nep-tra New Economics Papers
on Transition Economics
Issue of 2015‒09‒05
eight papers chosen by
J. David Brown
United States Census Bureau

  1. The Rise of Shadow Banking in China: The Political Economy of Modern Chinese State Capitalism By Kellee Tsai
  2. Gender gap in pay in the Russian Federation : twenty years later, still a concern By Atencio,Andrea; Posadas,Josefina
  3. Food Price Bubbles and Government Intervention: Is China Different? By Li, Jian; Li, Chongguang; Chavas, Jean-Paul
  4. The role of the Eurasian wheat belt to regional and global food security By Stephen Langrell; Sebastian Mary; Pavel Ciaian; Sergio Gomez y Paloma; Natalya SHAGAIDA; Renata Yanbykh; Peter Voight; Ashok K. Mishra; Amaranth Tripathi; Holly Wang; Thomas Fellmann; Sergio René Araujo Enciso; Jacques Delince; Guna Salputra; Thomas Fellmann; Fabien Santini; Robert M'barek; Marco Artavia
  5. The impact of vocational schooling on human capital development in developing countries : evidence from China By Loyalka,Prashant Kumar; Huang,Xiaoting; Zhang,Linxiu; Wei,Jianguo; Yi,Hongmei; Song,Yingquan; Shi,Yaojiang; Chu,James
  6. Russian Federation: Staff Report for the 2015 Article IV Consultation By International Monetary Fund. European Dept.
  7. Republic of Poland: Staff Report for the 2015 Article IV Consultation By International Monetary Fund. European Dept.
  8. Do foreign visitors reward post-communist countries? A panel evidence for tourism-growth nexus. By Salahodjaev, Raufhon; Safarova, Nilufar

  1. By: Kellee Tsai (Division of Social Science, Hong Kong University of Science and Technology; Institute for Emerging Market Studies, Hong Kong University of Science and Technology)
    Abstract: Kellee Tsai, Head & Chair Professor of HKUST's Division of Social Science, explores China’s response to the 2008 global financial crisis, after which time Chinese enterprises both large and small have engaged in unprecedented levels of off-balance sheet activities, which are now estimated to account for an astounding 26-69% of China's total GDP. Prof. Tsai analyses the major sources and scope of China's off-balance sheet lending, offering policy suggestions on how to reduce some of the risks associated with such "shadow banking" activities, such as increasing market access in the services sector and setting up channels for debt issuance by local governments.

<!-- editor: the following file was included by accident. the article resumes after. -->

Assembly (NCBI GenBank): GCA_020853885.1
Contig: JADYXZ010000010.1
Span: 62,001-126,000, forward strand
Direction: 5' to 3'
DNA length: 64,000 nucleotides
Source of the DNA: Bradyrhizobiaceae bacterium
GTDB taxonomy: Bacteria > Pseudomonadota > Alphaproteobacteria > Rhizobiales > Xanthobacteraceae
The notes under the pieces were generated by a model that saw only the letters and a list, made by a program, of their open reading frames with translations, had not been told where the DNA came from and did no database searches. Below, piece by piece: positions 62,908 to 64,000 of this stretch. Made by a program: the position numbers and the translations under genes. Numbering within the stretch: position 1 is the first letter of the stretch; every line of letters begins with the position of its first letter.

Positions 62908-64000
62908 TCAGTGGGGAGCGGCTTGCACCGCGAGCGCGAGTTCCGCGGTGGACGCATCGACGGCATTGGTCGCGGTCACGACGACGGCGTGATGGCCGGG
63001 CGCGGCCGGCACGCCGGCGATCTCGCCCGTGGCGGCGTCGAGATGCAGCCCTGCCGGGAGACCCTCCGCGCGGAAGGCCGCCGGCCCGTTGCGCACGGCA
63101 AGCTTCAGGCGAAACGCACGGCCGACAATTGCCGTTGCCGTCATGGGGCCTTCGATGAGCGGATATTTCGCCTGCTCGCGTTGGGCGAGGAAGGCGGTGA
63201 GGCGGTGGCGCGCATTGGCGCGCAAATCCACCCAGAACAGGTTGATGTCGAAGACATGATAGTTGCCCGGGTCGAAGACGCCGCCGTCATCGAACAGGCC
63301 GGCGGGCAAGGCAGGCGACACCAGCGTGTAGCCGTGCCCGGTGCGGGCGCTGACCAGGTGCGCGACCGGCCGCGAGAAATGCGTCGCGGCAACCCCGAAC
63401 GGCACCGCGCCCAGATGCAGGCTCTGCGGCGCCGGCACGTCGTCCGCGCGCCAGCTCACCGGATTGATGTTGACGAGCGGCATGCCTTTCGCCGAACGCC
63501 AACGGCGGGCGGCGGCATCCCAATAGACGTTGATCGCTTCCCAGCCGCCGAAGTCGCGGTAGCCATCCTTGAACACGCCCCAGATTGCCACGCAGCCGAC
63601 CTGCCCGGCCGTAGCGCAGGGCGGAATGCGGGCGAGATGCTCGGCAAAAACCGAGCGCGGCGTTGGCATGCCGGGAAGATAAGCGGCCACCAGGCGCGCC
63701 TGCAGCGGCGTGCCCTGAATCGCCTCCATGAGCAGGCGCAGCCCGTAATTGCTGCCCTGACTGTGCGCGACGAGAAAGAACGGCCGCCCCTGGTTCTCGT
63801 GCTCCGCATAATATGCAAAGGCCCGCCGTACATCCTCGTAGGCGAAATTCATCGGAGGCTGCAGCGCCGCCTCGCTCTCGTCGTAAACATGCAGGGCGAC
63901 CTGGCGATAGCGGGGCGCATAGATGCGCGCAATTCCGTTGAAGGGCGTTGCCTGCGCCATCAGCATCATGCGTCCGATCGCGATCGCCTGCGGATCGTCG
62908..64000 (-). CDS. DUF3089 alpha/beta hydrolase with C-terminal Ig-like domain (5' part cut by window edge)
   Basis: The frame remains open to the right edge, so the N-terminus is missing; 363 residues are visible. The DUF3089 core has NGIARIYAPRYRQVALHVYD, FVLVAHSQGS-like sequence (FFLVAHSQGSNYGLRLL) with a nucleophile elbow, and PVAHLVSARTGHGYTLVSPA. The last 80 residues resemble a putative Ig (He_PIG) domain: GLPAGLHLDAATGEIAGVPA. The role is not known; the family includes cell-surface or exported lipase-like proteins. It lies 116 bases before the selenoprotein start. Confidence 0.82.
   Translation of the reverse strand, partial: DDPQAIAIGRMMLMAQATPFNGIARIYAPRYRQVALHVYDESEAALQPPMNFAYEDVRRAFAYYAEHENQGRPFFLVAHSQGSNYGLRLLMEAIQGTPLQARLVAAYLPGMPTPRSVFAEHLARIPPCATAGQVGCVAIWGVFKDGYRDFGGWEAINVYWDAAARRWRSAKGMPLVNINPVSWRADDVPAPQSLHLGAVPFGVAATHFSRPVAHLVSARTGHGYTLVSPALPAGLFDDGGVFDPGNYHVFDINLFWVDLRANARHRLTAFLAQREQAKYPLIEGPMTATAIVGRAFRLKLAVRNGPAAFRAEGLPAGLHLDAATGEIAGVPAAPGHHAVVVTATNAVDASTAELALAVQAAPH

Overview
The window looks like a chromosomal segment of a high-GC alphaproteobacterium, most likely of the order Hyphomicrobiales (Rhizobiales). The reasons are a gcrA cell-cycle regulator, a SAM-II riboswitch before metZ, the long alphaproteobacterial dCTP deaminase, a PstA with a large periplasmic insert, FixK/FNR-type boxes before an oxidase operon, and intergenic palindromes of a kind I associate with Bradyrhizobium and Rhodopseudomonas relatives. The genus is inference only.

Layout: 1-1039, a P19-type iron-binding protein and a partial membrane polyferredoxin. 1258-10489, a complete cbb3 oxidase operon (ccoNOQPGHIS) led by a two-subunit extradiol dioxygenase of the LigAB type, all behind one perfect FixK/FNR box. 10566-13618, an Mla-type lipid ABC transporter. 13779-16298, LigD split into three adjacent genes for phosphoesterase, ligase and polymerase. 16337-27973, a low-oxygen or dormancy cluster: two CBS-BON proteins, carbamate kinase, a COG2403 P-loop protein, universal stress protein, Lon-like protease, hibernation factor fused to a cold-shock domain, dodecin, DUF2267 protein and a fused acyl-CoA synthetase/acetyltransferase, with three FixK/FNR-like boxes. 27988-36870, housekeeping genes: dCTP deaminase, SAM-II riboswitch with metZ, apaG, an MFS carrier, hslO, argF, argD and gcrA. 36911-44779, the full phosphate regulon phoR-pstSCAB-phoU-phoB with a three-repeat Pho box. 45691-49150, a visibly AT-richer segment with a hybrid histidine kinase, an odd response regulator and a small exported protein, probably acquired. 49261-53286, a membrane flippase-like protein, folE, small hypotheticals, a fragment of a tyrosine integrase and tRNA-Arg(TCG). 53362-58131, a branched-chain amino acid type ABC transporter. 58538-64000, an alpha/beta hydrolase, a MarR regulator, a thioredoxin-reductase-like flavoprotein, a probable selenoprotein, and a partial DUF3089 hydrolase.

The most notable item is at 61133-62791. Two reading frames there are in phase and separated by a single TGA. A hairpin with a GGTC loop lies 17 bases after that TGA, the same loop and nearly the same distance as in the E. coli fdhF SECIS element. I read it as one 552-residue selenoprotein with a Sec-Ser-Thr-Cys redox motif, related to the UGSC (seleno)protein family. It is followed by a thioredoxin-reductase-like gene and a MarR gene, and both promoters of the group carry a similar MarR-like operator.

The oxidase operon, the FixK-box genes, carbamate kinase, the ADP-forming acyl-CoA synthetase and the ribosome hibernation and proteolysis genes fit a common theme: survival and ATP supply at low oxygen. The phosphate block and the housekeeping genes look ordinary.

Keywords: China, state capitalism, informal finance, shadow banking, financial development
    JEL: G28 G21 G18 G01
    Date: 2015–08
  2. By: Atencio,Andrea; Posadas,Josefina
    Abstract: This paper decomposes the gender gap in pay in the Russian Federation along the earnings distribution for the period 1996?2011. The analysis uses a reweighted, recentered influence function decomposition that allows estimating the contribution of each covariate on the wage structure and composition effects along the earnings distribution. The paper finds that women are in flat career paths compared with men; the importance of observable characteristics that proxy human capital in the gender pay gap decrease along the earnings distribution; and if women?s pay took into account their educational degrees as much as men?s, the gender pay gap would disappear or even reverse at the top of the earnings distribution. The results suggest that women at the bottom of the earnings distribution should be helped to increase their labor market skills, and women at the top of the distribution should be helped to break the glass ceiling and be remunerated for their skills to the same extent as men.
    Keywords: Labor Markets,Population Policies,Labor Policies,Rural Development Knowledge&Information Systems,Gender and Development
    Date: 2015–08–27
  3. By: Li, Jian (Huazhong Agricultural University and University of WI); Li, Chongguang (Huazhong Agricultural University); Chavas, Jean-Paul (University of WI)
    Abstract: The last decade has witnessed different price trajectories in the international and Chinese agricultural commodity markets. This paper compares and contrasts these dynamic patterns between markets from the perspective of price bubbles. A newly developed right-tailed unit root testing procedure is applied to detect price bubbles in the CBOT and Chinese agricultural futures market during the period 2005-2014. Results show that Chinese markets experienced less prominent speculative bubbles than the international markets for its high self-sufficiency commodities (wheat and corn), but not for low self-sufficiency commodities (soybean). The difference in price behavior is attributed to differences in market intelligence, and to Chinese agricultural policies related to trade as well as domestic government policies. Besides, it discusses challenges to the sustainability of the stable price trajectory in Chinese markets.
    JEL: D84 G12 G13 G14 Q14 Q18
    Date: 2015–06
  4. By: Stephen Langrell (European Commission – Directorate General for Health and Food Safety); Sebastian Mary (DePaul University – Department of Economics); Pavel Ciaian (European Commission – JRC - IPTS); Sergio Gomez y Paloma (European Commission – JRC - IPTS); Natalya SHAGAIDA (RANEPA, Moscow, Russia); Renata Yanbykh (VIAPI, Moscow, Russia); Peter Voight (European Commission - Directorate General for Economic and Financial Affairs); Ashok K. Mishra (Department of Agricultural Economics and Agribusiness, Louisiana State University, Baton Rouge, Louisiana, USA); Amaranth Tripathi (Institute for Economic Growth, Delhi, India); Holly Wang (Department of Agricultural Economics, Purdue University, West Lafayette, Indiana, USA); Thomas Fellmann (European Commission – JRC - IPTS); Sergio René Araujo Enciso (European Commission – JRC - IPTS); Jacques Delince (European Commission – JRC - IPTS); Guna Salputra (European Commission – JRC - IPTS); Thomas Fellmann (European Commission – JRC - IPTS); Fabien Santini (European Commission – JRC - IPTS); Robert M'barek (European Commission – JRC - IPTS); Marco Artavia (European Commission – JRC - IPTS)